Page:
As humans, we tend to think that we can do things bigger and better, but in actual fact, nature is the one that has got it all right – our environment is set up just right in order to keep things the best they could be.
One of the things that have been ruined by modern technology in the constant exploitation for natural resources and to make way for agriculture, are many wetlands that are essential to maintain balance on our planet.
Research has shown that wetlands, in the form of floating treatment wetlands (FTWs) may be able to sort the problem of nutrient removal that has dogged the Wastewater Treatment industry for ages.
FTWs are buoyant structures that are generally constructed from meshing, plastic piping, and Styrofoam; they enable a collection of plants to take root and grow. FTWs simulate the presence of natural wetlands and could ensure that Wastewater Treatment Plants were able to harness their nitrogen-reducing power for their own uses.
During the study, which lasted for 28 months, water in an open-air pond was compared with the water columns beneath FTWs in two test ponds. Each pond was enriched with nitrate-rich water and the study revealed that the water under the FTWs had lower dissolved sulphate, nitrate, oxygen and pH than that of the control pond, making it eminently suitable for potential wastewater treatment applications.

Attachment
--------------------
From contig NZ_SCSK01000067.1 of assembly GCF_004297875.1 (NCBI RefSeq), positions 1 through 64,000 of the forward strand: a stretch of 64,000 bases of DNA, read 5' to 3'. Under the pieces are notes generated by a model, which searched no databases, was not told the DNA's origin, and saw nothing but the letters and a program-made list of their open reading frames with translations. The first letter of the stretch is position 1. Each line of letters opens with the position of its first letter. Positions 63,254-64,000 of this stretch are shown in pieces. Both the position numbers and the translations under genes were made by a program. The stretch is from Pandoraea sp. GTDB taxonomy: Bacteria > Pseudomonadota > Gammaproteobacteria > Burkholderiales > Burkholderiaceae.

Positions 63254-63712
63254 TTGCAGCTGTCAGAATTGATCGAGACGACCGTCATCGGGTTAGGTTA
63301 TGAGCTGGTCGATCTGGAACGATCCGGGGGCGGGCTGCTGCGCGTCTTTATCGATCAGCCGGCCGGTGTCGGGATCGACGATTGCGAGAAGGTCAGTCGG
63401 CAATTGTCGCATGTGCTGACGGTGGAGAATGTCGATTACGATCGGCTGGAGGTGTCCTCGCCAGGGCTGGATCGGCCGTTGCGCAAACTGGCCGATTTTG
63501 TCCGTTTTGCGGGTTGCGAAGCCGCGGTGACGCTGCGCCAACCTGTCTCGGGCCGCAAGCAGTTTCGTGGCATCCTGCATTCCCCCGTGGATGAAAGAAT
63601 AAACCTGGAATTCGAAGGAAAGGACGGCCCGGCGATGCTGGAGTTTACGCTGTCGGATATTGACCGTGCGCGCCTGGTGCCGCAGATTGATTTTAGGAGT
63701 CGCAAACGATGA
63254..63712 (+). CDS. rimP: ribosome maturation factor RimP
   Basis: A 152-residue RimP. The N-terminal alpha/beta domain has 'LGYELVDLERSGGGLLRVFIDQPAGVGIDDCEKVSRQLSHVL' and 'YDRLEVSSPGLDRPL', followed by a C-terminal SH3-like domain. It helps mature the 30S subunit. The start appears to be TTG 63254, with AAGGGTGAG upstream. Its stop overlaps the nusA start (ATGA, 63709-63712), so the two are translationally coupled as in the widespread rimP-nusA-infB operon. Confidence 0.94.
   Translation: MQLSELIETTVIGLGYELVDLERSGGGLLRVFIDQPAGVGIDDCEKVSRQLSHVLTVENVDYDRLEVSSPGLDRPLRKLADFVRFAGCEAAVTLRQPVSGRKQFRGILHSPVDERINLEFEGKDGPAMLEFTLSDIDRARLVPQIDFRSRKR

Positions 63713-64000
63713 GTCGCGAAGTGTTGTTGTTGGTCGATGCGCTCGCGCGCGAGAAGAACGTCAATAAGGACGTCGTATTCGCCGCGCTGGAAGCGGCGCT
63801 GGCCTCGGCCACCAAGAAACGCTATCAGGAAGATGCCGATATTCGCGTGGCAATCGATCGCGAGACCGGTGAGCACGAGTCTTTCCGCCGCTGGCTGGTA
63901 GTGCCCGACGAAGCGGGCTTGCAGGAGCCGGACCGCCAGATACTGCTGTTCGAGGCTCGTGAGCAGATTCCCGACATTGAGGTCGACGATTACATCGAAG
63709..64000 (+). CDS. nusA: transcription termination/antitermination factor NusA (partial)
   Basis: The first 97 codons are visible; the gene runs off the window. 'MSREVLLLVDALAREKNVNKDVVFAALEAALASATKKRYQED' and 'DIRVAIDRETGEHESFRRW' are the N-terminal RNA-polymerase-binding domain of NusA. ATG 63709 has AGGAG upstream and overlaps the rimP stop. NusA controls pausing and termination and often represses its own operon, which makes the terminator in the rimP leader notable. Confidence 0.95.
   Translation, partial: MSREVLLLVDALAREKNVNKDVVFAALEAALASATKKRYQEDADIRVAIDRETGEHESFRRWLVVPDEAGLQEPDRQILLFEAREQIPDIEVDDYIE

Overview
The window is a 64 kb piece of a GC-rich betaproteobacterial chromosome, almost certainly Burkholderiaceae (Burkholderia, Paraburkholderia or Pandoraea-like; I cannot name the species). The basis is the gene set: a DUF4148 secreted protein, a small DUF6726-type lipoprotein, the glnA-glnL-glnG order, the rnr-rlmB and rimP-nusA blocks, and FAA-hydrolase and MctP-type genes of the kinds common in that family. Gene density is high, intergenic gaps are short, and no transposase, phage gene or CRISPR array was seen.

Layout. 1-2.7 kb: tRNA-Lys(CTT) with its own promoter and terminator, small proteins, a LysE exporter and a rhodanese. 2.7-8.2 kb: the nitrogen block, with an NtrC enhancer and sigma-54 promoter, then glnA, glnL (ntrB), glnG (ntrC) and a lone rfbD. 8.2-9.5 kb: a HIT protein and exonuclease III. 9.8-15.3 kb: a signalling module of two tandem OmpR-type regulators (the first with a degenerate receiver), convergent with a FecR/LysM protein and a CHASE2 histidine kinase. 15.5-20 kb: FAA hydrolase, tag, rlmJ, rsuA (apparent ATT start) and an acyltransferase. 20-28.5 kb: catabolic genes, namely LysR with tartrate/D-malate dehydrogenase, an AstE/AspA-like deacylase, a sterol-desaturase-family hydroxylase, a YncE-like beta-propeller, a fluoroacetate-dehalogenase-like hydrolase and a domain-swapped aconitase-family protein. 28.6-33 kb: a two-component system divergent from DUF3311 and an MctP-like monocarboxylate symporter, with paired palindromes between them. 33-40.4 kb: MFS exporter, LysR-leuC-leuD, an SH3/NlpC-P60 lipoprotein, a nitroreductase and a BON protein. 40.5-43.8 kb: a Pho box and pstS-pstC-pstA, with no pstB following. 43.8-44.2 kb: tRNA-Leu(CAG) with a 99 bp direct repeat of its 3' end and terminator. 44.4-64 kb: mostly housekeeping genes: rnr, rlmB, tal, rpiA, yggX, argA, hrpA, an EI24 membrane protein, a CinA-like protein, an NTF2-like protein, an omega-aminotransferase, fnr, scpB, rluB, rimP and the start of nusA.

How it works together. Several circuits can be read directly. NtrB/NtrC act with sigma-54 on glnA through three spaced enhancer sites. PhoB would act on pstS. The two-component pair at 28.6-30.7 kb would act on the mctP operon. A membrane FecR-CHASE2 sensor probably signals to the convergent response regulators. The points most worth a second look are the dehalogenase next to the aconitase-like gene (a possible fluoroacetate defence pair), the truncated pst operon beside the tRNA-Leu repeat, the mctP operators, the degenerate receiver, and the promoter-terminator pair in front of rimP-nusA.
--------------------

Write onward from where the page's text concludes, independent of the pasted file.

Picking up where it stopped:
Dr. William Strosnider, an associate professor at Saint Francis University and researcher for the study said: “Our results indicated that [FTWs] may be able to enhance nitrogen removal by creating good circumstances for denitrification. So, it could be possible to apply them after an aerobic step where wastewater is nitrified.”
Strosnider cautioned however that while the study was promising, there is still a lot that is unknown about how FTWs remove nitrogen and how effective this could truly be for Treatment Plants struggling with nutrient influent.
“Further studies are needed to quantify rates of removal, the coverage of FTWs needed to achieve those rates, and how those rates would vary in different types of waters,” he said. “So, there’s a lot more to do.”
Conventional floating treatment wetland structures are currently comparatively expensive when considered for high-coverage use, so it is recommended that wastewater treatment plants wait until more research is done before investing in FTWs.
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